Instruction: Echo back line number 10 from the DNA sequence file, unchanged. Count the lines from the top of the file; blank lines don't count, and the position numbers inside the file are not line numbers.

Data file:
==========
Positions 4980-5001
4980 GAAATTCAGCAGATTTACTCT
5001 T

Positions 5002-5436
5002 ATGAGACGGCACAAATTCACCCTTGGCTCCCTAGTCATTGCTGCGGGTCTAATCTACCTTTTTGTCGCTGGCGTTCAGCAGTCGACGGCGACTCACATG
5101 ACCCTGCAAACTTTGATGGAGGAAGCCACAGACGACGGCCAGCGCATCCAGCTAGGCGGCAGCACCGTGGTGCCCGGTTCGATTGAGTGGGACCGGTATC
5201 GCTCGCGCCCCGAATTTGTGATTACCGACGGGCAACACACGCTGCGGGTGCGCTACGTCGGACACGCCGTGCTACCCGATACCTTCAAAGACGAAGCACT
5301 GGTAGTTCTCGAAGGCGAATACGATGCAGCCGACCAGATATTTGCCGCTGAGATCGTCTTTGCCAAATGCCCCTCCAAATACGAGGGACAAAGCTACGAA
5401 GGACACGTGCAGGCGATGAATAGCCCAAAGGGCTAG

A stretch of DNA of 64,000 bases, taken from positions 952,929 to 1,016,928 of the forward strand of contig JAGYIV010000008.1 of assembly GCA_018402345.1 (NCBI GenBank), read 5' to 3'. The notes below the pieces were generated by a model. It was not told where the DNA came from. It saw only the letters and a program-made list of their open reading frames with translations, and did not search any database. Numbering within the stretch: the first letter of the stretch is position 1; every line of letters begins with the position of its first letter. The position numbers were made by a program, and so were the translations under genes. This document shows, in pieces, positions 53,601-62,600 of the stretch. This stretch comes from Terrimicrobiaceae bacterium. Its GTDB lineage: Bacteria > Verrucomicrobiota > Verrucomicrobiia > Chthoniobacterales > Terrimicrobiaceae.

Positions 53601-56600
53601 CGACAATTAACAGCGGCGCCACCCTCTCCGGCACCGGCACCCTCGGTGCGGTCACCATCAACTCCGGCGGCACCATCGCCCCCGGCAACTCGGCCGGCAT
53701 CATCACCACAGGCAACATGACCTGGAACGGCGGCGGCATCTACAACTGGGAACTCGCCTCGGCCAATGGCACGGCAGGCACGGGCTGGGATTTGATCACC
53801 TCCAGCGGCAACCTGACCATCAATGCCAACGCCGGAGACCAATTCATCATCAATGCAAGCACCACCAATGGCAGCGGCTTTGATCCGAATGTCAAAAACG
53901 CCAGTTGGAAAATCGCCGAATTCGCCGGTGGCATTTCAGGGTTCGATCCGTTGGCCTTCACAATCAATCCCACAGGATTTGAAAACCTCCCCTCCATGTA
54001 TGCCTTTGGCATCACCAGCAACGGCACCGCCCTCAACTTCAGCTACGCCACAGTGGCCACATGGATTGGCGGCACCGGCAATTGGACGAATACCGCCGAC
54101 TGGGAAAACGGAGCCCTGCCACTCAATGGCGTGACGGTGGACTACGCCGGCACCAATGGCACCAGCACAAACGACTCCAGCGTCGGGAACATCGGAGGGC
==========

A stretch of DNA of 64,000 bases, taken from positions 952,929 to 1,016,928 of the forward strand of contig JAGYIV010000008.1 of assembly GCA_018402345.1 (NCBI GenBank), read 5' to 3'. The notes below the pieces were generated by a model. It was not told where the DNA came from. It saw only the letters and a program-made list of their open reading frames with translations, and did not search any database. Numbering within the stretch: the first letter of the stretch is position 1; every line of letters begins with the position of its first letter. The position numbers were made by a program, and so were the translations under genes. This document shows, in pieces, positions 53,601-62,600 of the stretch. This stretch comes from Terrimicrobiaceae bacterium. Its GTDB lineage: Bacteria > Verrucomicrobiota > Verrucomicrobiia > Chthoniobacterales > Terrimicrobiaceae.